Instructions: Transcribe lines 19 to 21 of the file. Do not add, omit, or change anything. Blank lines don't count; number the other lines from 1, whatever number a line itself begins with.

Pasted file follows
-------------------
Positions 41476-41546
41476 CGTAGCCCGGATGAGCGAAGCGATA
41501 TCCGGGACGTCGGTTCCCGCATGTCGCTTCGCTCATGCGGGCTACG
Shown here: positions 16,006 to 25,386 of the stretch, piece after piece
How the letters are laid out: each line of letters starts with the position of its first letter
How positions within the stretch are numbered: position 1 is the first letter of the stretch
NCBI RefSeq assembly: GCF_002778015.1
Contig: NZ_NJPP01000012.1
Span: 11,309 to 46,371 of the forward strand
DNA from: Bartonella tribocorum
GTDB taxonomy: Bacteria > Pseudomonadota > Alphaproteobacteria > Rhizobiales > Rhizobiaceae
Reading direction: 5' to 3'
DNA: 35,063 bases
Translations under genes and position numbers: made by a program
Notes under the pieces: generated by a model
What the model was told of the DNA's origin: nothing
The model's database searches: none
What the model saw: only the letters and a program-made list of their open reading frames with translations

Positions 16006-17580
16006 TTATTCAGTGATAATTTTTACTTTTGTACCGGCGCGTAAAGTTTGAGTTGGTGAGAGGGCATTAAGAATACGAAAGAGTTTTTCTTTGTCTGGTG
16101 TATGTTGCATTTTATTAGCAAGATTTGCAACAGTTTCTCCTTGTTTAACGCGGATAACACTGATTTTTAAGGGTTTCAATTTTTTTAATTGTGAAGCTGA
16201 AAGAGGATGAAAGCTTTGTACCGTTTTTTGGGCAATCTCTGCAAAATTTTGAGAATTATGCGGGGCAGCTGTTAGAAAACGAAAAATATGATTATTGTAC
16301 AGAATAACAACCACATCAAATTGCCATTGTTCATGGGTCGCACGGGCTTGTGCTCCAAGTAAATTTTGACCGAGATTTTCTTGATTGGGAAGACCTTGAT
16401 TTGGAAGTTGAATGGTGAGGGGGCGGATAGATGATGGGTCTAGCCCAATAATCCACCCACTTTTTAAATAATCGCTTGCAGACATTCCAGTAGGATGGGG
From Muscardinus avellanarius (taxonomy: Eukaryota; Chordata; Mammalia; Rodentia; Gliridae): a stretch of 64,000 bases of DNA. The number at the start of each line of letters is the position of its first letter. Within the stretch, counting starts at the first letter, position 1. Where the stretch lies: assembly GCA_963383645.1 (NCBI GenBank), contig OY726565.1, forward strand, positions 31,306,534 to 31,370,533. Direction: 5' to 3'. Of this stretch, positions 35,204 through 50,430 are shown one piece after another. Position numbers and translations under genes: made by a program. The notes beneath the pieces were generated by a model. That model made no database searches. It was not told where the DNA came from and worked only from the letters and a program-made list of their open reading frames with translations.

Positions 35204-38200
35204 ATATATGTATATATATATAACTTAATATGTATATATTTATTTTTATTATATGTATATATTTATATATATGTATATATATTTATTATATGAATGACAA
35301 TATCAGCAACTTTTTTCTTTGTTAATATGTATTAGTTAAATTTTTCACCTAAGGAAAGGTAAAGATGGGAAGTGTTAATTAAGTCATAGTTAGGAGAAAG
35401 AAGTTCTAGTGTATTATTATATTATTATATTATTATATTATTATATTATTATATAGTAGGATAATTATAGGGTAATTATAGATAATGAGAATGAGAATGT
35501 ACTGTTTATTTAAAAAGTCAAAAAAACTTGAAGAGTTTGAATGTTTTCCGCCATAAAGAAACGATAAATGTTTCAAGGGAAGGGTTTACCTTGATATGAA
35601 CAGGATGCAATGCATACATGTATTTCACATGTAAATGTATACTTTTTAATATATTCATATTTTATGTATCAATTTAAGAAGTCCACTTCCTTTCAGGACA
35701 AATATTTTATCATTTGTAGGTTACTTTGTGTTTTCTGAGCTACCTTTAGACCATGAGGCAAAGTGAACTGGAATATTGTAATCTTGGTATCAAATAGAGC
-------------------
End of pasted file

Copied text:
Positions 16006-17580
16006 TTATTCAGTGATAATTTTTACTTTTGTACCGGCGCGTAAAGTTTGAGTTGGTGAGAGGGCATTAAGAATACGAAAGAGTTTTTCTTTGTCTGGTG
16101 TATGTTGCATTTTATTAGCAAGATTTGCAACAGTTTCTCCTTGTTTAACGCGGATAACACTGATTTTTAAGGGTTTCAATTTTTTTAATTGTGAAGCTGA